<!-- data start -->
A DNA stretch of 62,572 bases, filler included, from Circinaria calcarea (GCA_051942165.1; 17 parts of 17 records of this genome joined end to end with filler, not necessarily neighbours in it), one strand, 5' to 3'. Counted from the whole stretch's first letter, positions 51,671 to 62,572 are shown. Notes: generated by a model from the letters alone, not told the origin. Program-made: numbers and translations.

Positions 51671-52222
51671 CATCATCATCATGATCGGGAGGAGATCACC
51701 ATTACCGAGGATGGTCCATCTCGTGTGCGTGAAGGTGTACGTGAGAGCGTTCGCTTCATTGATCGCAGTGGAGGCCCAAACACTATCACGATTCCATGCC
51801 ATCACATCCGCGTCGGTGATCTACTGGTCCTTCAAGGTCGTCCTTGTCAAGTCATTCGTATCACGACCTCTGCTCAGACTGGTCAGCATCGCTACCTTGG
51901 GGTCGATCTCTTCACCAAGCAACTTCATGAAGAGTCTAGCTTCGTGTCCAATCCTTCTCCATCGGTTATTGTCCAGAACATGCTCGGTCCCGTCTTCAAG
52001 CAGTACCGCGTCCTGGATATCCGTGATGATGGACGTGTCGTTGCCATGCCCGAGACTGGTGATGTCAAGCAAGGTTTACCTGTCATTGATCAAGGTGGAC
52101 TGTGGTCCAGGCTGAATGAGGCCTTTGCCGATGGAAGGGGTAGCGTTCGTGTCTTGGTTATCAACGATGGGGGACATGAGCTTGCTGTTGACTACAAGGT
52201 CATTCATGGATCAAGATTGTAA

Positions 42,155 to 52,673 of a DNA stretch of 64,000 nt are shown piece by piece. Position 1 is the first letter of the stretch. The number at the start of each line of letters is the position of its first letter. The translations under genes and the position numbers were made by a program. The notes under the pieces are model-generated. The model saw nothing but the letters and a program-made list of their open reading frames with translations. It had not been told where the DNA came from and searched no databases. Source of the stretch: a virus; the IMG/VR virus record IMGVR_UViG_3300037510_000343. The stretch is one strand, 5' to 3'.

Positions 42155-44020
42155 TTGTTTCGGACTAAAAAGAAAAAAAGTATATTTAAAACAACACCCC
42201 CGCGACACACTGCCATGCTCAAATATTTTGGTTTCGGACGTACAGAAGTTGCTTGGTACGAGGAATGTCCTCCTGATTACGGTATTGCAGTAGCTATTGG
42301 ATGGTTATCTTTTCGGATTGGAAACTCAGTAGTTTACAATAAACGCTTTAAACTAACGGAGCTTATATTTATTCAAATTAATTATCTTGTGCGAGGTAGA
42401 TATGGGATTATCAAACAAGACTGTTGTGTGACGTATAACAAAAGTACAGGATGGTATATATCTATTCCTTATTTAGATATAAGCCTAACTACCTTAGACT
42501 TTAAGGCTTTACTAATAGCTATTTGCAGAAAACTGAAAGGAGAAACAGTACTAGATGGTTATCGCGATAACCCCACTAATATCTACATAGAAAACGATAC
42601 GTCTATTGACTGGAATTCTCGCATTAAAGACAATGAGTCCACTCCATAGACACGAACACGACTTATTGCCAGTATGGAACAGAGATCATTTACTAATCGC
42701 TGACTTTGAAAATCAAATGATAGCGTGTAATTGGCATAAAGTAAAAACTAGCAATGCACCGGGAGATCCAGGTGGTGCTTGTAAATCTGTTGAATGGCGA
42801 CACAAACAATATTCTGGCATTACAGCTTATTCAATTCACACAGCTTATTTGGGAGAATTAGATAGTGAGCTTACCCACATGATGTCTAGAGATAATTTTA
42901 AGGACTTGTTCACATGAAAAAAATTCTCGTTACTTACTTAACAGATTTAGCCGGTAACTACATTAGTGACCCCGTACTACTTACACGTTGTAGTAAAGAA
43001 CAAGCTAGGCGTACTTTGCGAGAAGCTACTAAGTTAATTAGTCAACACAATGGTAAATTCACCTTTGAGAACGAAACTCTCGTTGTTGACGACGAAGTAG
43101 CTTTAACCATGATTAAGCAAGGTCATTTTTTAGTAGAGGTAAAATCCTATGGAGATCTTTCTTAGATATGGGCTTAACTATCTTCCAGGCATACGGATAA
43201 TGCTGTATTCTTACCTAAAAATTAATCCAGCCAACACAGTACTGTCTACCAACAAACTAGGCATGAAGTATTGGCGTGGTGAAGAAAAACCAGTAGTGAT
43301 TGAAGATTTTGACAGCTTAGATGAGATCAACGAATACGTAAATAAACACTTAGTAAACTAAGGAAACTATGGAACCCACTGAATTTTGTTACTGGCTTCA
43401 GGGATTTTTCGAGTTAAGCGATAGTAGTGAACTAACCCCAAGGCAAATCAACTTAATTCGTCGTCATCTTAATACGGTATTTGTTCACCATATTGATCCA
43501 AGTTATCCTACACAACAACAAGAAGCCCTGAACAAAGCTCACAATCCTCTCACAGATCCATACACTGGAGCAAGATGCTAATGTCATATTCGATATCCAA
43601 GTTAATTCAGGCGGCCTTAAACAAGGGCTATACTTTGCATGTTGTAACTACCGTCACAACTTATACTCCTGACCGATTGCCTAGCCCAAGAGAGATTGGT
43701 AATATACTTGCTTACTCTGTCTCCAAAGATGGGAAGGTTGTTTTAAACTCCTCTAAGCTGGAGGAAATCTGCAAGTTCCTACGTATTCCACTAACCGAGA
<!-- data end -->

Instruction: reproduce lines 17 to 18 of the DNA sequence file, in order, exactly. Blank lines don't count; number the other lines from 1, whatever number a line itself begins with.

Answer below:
42601 GTCTATTGACTGGAATTCTCGCATTAAAGACAATGAGTCCACTCCATAGACACGAACACGACTTATTGCCAGTATGGAACAGAGATCATTTACTAATCGC
42701 TGACTTTGAAAATCAAATGATAGCGTGTAATTGGCATAAAGTAAAAACTAGCAATGCACCGGGAGATCCAGGTGGTGCTTGTAAATCTGTTGAATGGCGA